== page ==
Five months after the launch of QUEsocial, we collected all program data launch-to-date, and the quantitative results were as impressive as the qualitative feedback from users. We achieved over 1,000 percent more audience growth to the growth over the same time period on our owned CA Careers social media channels. This boost in audience for our content resulted in a 33 percent increase in its total reach.

With this augmented reach, our employer brand content was undoubtedly more trusted when shared by our employees, as we saw in comparative engagement data. Articles shared through QUEsocial had 68 percent more clicks on average than those shared by our careers accounts on social media. As our accounts share an average of 10 pieces of content per day, compared to one per day on QUEsocial, they did receive more total clicks. However, QUEsocial came close to two-thirds that number, giving our content a 70 percent boost in total clicks.

To tie these incredible results into a return-on-investment, we compared paid media market rates to the value of added content marketing through employees’ networks, via the program. We learned that it nearly matched the market value for CPC (cost-per-click) and CPM (cost-per-impression). When comparing the market value to QUEsocial costs, we saw a 344 percent ROI in CPC and a 2329 percent ROI in CPM. We estimate that we have saved in the region of $300,000 over five months, when compared to traditional advertising costs.

Essential to the implementation and success of our project was CA’s Talent Acquisition Community Manager, Rachel Duran.  According to Rachel, “For years now, employee advocacy in B2C and B2B has proven itself to be an effective method for spreading brand awareness and building consumer trust by empowering your most engaged employees to evangelize through their social media networks without fear of missteps. It’s exciting to see these results not only mirrored, but magnified, in the context of recruiting and employer brand. The networks of our advocates and employer brand channels have grown organically with valuable connections as a direct result of our talent acquisition advocacy program. It’s exciting to see the passion from our advocates and to receive their thoughtful feedback and suggestions for improving the program, making it more impactful each month.”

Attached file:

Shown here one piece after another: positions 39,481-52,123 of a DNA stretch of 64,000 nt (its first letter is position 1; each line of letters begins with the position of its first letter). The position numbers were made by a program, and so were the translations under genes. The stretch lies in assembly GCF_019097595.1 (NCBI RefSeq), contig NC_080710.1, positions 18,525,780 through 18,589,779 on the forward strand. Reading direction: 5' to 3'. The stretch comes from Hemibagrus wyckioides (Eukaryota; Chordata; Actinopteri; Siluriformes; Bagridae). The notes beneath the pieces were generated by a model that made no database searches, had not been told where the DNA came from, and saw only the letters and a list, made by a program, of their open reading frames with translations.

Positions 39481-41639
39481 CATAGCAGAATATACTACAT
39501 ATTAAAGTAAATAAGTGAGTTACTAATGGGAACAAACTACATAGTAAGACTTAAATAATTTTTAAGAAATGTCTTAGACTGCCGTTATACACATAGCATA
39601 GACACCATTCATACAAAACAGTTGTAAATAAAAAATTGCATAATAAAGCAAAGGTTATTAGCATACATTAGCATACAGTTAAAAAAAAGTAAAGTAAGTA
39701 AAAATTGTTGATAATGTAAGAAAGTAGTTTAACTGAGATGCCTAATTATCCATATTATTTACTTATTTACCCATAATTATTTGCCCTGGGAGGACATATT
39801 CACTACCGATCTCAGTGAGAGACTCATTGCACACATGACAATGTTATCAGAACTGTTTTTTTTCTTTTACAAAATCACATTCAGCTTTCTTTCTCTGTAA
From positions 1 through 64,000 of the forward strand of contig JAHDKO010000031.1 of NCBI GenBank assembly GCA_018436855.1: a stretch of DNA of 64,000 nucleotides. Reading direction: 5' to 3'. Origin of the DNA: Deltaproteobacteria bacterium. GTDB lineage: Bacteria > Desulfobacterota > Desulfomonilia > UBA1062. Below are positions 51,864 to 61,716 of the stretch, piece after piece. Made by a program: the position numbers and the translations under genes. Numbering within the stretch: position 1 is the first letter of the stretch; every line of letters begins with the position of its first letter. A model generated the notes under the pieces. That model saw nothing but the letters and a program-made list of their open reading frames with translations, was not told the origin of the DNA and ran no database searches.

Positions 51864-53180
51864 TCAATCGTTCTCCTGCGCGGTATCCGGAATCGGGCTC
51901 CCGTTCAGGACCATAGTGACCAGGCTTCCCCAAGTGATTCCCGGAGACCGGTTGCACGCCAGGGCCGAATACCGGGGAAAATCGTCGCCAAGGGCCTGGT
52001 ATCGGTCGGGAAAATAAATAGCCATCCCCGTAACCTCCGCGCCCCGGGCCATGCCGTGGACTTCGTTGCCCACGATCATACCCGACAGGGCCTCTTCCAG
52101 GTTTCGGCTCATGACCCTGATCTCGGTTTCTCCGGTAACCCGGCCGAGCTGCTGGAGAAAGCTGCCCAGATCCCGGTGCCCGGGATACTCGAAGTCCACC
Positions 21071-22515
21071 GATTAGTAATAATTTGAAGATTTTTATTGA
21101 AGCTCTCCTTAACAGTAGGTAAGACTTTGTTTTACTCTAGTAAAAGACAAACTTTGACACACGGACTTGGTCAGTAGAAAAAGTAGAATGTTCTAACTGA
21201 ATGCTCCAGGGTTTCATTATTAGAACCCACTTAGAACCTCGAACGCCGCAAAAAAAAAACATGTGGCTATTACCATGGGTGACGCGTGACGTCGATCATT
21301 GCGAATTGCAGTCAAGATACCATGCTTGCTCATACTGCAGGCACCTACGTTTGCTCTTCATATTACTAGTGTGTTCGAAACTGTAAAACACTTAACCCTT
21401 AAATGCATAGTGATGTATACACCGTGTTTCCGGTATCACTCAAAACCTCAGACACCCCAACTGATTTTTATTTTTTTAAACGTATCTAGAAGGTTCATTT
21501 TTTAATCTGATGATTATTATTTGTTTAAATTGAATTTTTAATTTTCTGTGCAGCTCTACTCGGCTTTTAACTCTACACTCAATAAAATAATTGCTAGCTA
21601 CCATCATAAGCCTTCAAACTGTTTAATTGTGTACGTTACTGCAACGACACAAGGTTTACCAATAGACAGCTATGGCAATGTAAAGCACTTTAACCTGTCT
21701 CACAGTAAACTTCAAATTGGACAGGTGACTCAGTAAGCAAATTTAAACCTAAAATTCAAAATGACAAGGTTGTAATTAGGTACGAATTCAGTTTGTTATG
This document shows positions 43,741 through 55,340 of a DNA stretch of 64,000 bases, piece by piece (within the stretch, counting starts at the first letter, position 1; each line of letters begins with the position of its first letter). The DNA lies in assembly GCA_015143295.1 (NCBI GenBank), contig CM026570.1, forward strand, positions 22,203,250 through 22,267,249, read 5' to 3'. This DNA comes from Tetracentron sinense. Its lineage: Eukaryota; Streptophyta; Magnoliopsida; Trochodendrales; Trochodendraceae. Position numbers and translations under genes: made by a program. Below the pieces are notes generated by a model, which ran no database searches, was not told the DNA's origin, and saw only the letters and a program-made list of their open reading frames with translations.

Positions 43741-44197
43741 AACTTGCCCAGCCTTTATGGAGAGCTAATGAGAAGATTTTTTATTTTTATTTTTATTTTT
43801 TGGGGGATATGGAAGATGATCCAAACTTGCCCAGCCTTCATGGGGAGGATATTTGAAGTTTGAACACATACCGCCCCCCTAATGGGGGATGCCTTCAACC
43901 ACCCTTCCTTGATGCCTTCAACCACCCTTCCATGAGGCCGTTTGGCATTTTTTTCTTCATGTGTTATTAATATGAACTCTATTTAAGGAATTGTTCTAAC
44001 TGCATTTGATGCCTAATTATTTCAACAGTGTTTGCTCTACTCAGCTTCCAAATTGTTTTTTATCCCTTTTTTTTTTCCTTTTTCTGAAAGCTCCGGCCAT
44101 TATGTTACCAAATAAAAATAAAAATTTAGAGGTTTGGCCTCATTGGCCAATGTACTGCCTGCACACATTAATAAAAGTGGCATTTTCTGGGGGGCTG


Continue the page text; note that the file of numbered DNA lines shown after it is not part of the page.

KEY TAKEAWAYS

  • Employee Advocacy for an employer brand builds trust among current and potential candidates
  • A program can be implemented without cost, but an employee advocacy technology application is a cost-effective solution for user adoption of and engagement in the program
  • ROI can be measured when comparing costs as well as qualitative results, such as self-reported hiring wins
  • Prioritize a winning content and audience segmentation strategy
  • Ask for feedback, then improve and optimize before expanding the program to the enterprise

 

Originally posted on Fishdogs blog